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Jones Family Law, LLCN/a
Jones Family Law, LLC
1610 Des Peres Road ,
Suite 340 St. Louis,
1610 Des Peres Road ,
Suite 340 St. Louis,
Relocation is an issue that comes up frequently after a divorce or the end of a long-term relationship. One spouse may move somewhere else to be near family, join a new partner, or take a new professional opportunity—and they want to bring the children.
The law in Missouri is particular about how custodial parents must handle a move, even within the same neighborhood. Whether you are a parent who wants to move or one concerned about how a move could impact your children, consider speaking with a knowledgeable family attorney from our firm.
A Ballwin relocation lawyer from Jones Family Law Group, LLC could explain the law and make sure the move does not violate it. Additionally, seasoned legal counsel could work diligently to help you and your co-parent resolve differences of opinion about relocation. If matters proceed to court, a member of our team could zealously represent you and advocate for your child’s best interests.
In Missouri, most Parenting Plans or custody agreements contain information about the relocation requirements if a parent wants to move. The law does not bar a parent from moving with the children, but the migrating parent faces a cumbersome approval process.
Missouri Revised Statutes §452.377 describes the procedure a parent must follow if they want to relocate. Parents must follow this procedure—any change to a child’s permanent address triggers the following requirements. Failure to follow these steps will put your relocation approval in jeopardy.
The parent who wants to move must provide everyone else with custody or visitation rights with notice of their intention to relocate with the children at least 60 days before the proposed move. The notice must contain detailed information about the move, including the new address. The Notice must also describe if the relocation will affect the schedule and if so, the moving parent’s suggestions for how to address those changes. The notice must also be sent by certified mail – sending an email or text will not meet the requirements. Judges are strict about enforcing these requirements. An attorney serving Ballwin could review a relocation notice to ensure it complies with the applicable statute.
The other parent has 30 days after receiving the relocation notice to file a motion with the court objecting to the move. The motion must be specific about how the relocation would interfere with the parent/child relationship and fail to be in the children’s best interests. The relocating parent then has 14 days to respond with an answer describing why the move is necessary and would benefit the kids.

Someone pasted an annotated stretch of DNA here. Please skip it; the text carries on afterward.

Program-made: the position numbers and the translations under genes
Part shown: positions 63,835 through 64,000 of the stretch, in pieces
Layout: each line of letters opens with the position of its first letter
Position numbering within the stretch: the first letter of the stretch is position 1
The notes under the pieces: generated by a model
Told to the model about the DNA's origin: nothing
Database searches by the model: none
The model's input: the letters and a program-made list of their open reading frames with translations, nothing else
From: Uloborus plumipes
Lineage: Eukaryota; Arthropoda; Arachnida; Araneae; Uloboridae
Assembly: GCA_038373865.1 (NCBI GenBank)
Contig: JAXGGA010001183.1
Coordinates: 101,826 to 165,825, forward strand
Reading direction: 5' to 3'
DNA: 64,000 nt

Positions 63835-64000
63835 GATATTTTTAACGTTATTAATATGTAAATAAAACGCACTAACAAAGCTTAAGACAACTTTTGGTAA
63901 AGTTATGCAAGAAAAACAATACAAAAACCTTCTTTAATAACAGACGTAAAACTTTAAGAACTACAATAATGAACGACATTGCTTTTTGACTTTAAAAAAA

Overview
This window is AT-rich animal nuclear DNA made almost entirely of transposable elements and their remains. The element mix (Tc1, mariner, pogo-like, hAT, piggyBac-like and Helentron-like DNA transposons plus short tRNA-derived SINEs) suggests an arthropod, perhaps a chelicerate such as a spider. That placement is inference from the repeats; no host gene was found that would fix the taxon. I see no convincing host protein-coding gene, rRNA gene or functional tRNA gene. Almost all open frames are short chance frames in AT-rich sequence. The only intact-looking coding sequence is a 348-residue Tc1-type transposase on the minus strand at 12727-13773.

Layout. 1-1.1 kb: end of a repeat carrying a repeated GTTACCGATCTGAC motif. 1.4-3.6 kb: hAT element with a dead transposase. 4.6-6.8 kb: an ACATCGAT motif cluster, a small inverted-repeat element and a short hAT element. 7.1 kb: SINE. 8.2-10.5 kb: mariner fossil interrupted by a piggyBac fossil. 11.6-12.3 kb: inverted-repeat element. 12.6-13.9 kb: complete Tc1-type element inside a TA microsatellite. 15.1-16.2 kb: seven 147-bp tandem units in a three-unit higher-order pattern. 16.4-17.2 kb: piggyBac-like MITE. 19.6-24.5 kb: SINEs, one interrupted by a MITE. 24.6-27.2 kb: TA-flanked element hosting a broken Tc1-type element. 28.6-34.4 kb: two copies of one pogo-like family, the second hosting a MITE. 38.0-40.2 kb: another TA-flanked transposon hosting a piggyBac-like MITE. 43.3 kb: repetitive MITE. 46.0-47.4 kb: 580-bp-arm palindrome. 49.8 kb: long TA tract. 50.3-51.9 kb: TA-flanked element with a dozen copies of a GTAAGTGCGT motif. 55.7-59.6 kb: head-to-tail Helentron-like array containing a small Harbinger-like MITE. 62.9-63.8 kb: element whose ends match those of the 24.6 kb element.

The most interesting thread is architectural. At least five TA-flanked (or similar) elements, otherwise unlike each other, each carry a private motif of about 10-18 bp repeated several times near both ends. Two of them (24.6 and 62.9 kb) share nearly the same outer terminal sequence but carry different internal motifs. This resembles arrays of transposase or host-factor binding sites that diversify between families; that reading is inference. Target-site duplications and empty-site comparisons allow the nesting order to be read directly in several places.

The best interests of the children govern all decisions judges make. In a relocation case, the court also must consider whether the relocating parent’s decision was made in good faith. The parent who wants to relocate must convince the judge that they have valid reasons for moving and that the children will benefit.
Judges will consider whether the move attempts to interfere with the other parent’s relationship with the children. A relocating parent could relieve that concern by offering a revised parenting plan allowing the other parent significant time with the children and even electronic visitation or contact such as FaceTime or other video communications.
However, the plan must be workable. If the children are so far away that financial considerations would limit in-person time between the children and the co-parent, a judge might not accept it.
The relocating parent also must show that the reasons for the move will benefit the children—for example, a higher paying job would present the children with more opportunities, or being near family would offer the children a chance to strengthen relationships with extended family. Courts generally favor stability for children, so presenting a persuasive argument that relocation is best for the children could require help from a Ballwin attorney.
The law allows judges to consider numerous factors when deciding whether a decision supports a child’s best interests. They include the children’s ages and temperaments, their attachment to friends, school, and community, their relationship with each parent, and the obstacles to maintaining a meaningful relationship with the parent who stays behind if the judge allows relocation.
If the parent who wants to move convinces the judge that their reasons are valid and will benefit the children, the judge will likely approve the move. The court will require the parents to submit a revised parenting plan that supports the children’s relationship with the parent who will stay behind.
If the judge is not convinced, they could deny permission for the children to relocate. The judge might transfer physical custody to the other parent so the parent seeking relocation could still move if they choose.
Even if a judge denies relocation, you and your co-parent could still compromise. A Ballwin attorney could help parents find a solution if one parent feels compelled to move a considerable distance away.
If you or your co-parent wants to move, there is a specific procedure you must follow. Neglecting any aspect of the process could delay your plans or even result in a court changing custody arrangements.
A Ballwin relocation lawyer could ensure you follow the law and help persuade a judge that your goals for relocation are best for the children. Call Jones Family Law Group, LLC today to schedule a consultation.
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